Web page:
PHILADELPHIA (CBS) — The Philadelphia Flyers are racking up points in November, but lately, they’re losing more games than they’re winning. The month began well with a 5-0-1 record with wins over the Eastern Conference’s best, but the tides have since turned.

The Flyers have lost five of their last six games, but they’ve done so by picking up loser points in three. In the long run, the points help, but it was yet another frustrating week for the Orange and Black, who appear too content playing on the seesaw at the playground.

Let’s take a look at a few takeaways from the week that was.

1. Frost here to stay?

Last week began with a transaction that sent Flyers Twitter into a frenzy, and for good reason. The Flyers made the call to Allentown to summon prospect Morgan Frost from the minors to address what became a glaring need: center depth.

Frost’s call-up allowed Claude Giroux to move back to left wing and Michael Raffl to the fourth line. But as general manager Chuck Fletcher and head coach Alain Vigneault showed with Joel Farabee’s call-up, Frost would be put in a position to succeed — and he did.

The 20-year-old scored goals in his first two games, becoming the sixth Flyer to do so and the first since David Laliberte in 2009. Playing on a line with Giroux and Travis Konecny, Frost showed incredible hands and playmaking ability.

He also set up one of Giroux’s two goals on Thursday against the Carolina Hurricanes with an incredible cross-ice pass that left the Flyers’ captain immediately in awe. Upon scoring, Giroux immediately pointed at Frost because it was the kid who created the goal.

When Frost was called up, it wasn’t clear if it was a short-term shot in the arm or perhaps something longer. Scott Laughton was inching closer to returning and his return created a bit of a salary cap pickle. But Frost’s play in his first two games bought more time.

The Flyers sent Andy Andreoff down to the Phantoms and placed Nolan Patrick on long-term injured reserve when Laughton returned for Saturday’s game. Frost had a costly turnover that led to the Flames’ first goal Saturday, but again flashed the skill that has so many excited for him.

With most of the veterans struggling to finish, Frost has been a breath of fresh air. Like Farabee, he still has plenty to learn at the NHL level. But in his first three games, Frost showed that his call-up wasn’t premature. He’ll surely have his struggles and it’s still far from a foregone conclusion he’ll stay.

For now, he’s earned himself a few more games at the very least. If he plays like he did last week, he won’t be seeing Lehigh Valley again any time soon.

2. Ghost earned his benching

When the Flyers took the ice Saturday afternoon, they did so with a fan favorite in the press box as a healthy scratch. Vigneault scratched Shayne Gostisbehere on Saturday afternoon and explained afterward that he preferred Robert Hagg in the lineup because Calgary plays a heavier game.

But, that’s where the Flyers are with Gostisbehere. He’s no longer a lock to stay in the lineup, as it should be. It’s been another troubling start for “Ghost,” and frankly, resetting him on Saturday was a smart move by Vigneault.

If Vigneault is going to hold players accountable, it applies to all. On more times than once, he’s sent messages to vets such as Giroux, Jakub Voracek, Kevin Hayes and James van Riemsdyk. On Friday, Vigneault told reporters he’s “expecting a little bit more as far as plays with the puck” from Gostisbehere.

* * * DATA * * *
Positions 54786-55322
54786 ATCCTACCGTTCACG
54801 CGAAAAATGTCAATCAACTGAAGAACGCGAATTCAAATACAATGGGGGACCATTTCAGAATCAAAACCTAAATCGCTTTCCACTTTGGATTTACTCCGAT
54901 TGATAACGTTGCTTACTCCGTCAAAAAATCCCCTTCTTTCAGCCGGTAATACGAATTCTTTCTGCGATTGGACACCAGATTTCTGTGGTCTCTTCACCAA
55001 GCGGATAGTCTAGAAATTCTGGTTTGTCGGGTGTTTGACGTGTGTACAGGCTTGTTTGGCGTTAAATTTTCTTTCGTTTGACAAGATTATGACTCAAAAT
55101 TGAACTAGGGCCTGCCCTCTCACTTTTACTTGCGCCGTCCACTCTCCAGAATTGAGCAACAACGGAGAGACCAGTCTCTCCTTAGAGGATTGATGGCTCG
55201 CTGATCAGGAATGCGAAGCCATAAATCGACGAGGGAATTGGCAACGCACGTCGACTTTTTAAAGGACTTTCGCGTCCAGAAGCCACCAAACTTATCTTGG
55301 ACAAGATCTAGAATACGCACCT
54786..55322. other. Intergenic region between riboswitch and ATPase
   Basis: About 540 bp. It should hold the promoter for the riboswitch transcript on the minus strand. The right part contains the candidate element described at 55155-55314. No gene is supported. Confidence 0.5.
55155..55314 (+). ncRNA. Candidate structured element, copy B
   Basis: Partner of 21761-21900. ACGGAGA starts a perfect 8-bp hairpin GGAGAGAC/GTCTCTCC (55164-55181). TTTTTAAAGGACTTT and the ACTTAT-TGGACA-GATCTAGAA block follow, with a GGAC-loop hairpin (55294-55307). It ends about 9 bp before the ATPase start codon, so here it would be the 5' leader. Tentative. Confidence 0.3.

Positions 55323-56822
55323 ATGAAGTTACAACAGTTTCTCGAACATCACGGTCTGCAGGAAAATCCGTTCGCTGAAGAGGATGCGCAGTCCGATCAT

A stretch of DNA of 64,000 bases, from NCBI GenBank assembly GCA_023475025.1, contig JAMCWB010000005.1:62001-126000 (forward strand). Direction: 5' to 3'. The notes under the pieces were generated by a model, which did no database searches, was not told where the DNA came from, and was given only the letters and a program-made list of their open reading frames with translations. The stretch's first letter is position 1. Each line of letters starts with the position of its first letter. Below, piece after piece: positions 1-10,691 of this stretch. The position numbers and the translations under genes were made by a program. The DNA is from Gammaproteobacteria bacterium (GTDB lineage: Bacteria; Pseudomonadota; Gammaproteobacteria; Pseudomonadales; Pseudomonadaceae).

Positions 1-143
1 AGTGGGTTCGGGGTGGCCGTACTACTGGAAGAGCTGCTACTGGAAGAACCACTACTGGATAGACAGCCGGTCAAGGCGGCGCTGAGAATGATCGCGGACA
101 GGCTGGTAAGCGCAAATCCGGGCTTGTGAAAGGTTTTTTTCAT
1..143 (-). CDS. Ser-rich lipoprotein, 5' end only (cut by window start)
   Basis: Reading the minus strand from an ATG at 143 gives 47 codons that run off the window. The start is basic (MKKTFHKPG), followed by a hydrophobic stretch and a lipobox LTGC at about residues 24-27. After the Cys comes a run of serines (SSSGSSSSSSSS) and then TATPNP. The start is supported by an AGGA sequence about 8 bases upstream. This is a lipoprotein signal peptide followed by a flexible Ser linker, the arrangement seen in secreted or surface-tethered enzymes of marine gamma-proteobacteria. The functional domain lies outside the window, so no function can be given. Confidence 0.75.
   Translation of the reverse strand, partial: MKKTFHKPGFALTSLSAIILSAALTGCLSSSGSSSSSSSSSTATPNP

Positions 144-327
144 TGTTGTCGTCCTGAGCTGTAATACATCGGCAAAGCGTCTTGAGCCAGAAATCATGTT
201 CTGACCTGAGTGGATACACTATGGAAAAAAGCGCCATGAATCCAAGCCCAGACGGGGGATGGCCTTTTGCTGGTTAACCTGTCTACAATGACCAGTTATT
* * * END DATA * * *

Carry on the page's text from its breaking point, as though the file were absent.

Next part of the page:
“An offensive defenseman has to have the ability to beat the forecheck and to know when to jump in. I have seen some of that. Ghost is a little bit like our team — he’s a work in progress, he can play better, he will get better,” Vigneault told reporters.

Then on Saturday, Vigneault scratched Gostisbehere.

Gostisbehere hasn’t played to the level that he’s capable of, and when an offensive defenseman isn’t producing offensively, his value on the ice takes a hit. The fancy numbers aren’t too supportive of Gostisbehere this season, but the ugly numbers say all you need to know.

In 22 games, Gostisbehere has one goal and five assists with a minus-5 rating. Once a lethal weapon on the power play, he has just four power play assists. He has just one goal and one assist at even strength. He’s lacking confidence with the puck and having trouble hitting the net with his shots.

Without hardcore production offensively, it’s hard for the coaching staff to overlook his defensive deficiencies. It’s hard to imagine Ghost being benched for more than one game — we’ll see Monday night. But even if it does last longer, it’s not out of the blue.

Gostisbehere earned his healthy scratch. It’s up to him to earn his spot back in the lineup.

3. Loser points keeping Flyers alive

Twenty-three games into the season, it’s hard to define who the Flyers are. They’re still establishing an identity under Vigneault, but one thing that has plagued this team for years is its inconsistency.

At times this season, the Flyers are every bit the part of an objectively good team capable of who knows what. Others, they’ve looked lost. In straight wins and losses, the Flyers are 11-12, but since hockey awards a point for overtime losses, they’re 11-7-5 — which is one way of saying they’re above hockey .500.

The Flyers are playing a lot of free hockey of late — eight of their last 12 games have gone to overtime or a shootout. As of Sunday, they hold the second wild-card spot with 27 points. It’s entirely way too early to look at standings — another month is when things will start to matter.

But even with all the ups and downs, they’re still in the mix. They’re in a much better position than they’ve been in the past few seasons.

You can thank the NHL’s system of rewarding losers for playing extra time. For now, the Flyers will take it. If, and when, the consistency comes, things could be merry in South Philly.